In Act 2, Scene 4 of Romeo and Juliet, Mercutio enters the stage and asks: ‘Where the devil should this Romeo be? Came he not home tonight?’ Then in the next act, Benvolio urges his cousin Romeo: ‘Begone! Stand not amazed.’ Both quotations are distinctly Shakespearean – we notice there’s something syntactically different about them even before we pinpoint what it is.
In both cases it’s the lack of the auxiliary verb do and the corresponding change in word order. This was characteristic of English in Shakespeare’s time. Today we would automatically include do in constructing those lines. For Came he not home we would say Did he not [or Didn’t he] come home? For Stand not amazed we would say Do not [or Don’t] stand amazed. The auxiliary do is necessary unless we want to sound archaic.
The most familiar verbs are often the most complicated. Run and set, for example, have many uses and meanings across a range of grammatical categories, and they’re also used in a huge variety of phrases and expressions. Do is similarly complex, and it’s used in grammatical structures that are integral to English, including the interrogative and negative uses we saw in the examples above.
Macmillan Dictionary’s entry for do lays out the territory in accessible fashion, briefly explaining each type of use. These include the ordinary transitive verb (Do this), ordinary intransitive verb (That’ll do), intransitive verb substitute (She writes better than I do), auxiliary verb in tag questions (You didn’t look, did you?), and, as we’ve seen, auxiliary verb in questions and negatives (Do you see? I don’t see).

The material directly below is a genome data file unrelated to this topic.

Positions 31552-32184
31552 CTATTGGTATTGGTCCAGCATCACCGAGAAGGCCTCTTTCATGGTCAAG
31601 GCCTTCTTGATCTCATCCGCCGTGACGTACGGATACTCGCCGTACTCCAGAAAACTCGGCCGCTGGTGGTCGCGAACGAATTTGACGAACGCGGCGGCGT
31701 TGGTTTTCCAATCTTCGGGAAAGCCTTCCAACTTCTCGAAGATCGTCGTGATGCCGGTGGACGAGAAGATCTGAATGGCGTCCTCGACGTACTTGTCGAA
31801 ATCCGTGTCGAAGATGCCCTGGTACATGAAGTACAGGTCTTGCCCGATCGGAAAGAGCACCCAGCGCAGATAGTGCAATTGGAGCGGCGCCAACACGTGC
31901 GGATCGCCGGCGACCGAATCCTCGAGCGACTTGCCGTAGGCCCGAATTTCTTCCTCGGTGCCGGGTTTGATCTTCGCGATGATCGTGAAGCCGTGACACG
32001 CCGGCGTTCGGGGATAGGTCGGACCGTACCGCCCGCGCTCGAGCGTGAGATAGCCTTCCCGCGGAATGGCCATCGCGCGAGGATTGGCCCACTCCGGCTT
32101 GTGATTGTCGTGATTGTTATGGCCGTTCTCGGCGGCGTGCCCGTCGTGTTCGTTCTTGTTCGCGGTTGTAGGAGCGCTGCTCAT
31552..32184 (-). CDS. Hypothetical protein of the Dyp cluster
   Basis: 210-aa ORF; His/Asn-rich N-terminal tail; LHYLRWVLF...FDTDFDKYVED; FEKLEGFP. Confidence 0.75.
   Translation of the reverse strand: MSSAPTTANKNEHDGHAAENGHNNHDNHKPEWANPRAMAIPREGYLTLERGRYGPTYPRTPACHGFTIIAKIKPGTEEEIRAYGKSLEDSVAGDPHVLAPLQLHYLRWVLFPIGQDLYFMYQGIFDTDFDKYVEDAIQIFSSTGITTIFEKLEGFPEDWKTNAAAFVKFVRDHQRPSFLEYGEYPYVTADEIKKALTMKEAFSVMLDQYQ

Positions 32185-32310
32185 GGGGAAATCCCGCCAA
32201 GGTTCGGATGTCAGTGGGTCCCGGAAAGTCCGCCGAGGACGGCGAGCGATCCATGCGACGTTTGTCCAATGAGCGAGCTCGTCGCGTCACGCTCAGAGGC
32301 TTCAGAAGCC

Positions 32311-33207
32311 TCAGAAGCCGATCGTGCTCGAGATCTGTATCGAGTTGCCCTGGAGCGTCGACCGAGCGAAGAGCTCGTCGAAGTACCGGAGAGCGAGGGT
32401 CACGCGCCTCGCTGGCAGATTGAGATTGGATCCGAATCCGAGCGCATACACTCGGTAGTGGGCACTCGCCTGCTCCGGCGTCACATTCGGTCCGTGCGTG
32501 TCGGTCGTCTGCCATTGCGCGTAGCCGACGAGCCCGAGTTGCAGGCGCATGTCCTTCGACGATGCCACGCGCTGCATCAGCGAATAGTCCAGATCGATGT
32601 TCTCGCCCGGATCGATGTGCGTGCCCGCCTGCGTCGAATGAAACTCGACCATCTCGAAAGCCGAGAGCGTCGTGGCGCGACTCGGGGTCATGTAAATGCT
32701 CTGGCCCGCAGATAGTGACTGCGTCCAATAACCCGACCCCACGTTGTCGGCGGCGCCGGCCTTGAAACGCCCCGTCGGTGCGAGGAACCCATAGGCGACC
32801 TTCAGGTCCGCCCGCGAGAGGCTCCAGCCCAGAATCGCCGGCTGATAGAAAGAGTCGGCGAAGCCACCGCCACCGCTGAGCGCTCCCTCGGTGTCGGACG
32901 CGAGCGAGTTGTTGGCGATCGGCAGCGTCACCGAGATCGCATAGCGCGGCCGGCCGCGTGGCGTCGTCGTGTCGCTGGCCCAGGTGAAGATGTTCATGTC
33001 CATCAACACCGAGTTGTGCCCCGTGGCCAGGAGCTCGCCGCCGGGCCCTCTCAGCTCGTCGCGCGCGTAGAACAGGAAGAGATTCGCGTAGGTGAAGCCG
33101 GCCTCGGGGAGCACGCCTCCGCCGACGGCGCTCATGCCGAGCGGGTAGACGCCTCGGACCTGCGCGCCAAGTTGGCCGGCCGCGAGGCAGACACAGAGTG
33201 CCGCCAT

Sometimes auxiliary do is inessential but included anyway. In ‘Conscience does make cowards of us all’, from Hamlet’s famous soliloquy, it is semantically superfluous, since the meaning of Conscience makes cowards of us all is basically the same. But do in this position was common in Shakespeare’s time, as Lane Greene notes. Nowadays it often serves to emphasise the verb following it – see sense 3 in Macmillan’s entry.
Some of Shakespeare’s do’s are routine. When Frederick asks, in As You Like It, ‘How dost thou, Charles?’, he’s using an older form of do in sense 7, which is for talking about health, success, or someone’s general situation. When Lady Macbeth says, ‘give me your hand. What’s / done cannot be undone’, she makes poetic use of sense 4 of the verb: to ‘perform an action, activity, or job’.
Do has noun uses too, referring to a social event or hairstyle, or in the awkwardly punctuated do’s and don’ts, and it features in various phrases that can be tricky for learners to get a handle on. But the verb uses of do are where the action is (or where it ‘does be’, as we may say in Irish English), and through Shakespeare we see how that action’s expression has changed over time.Email this Post
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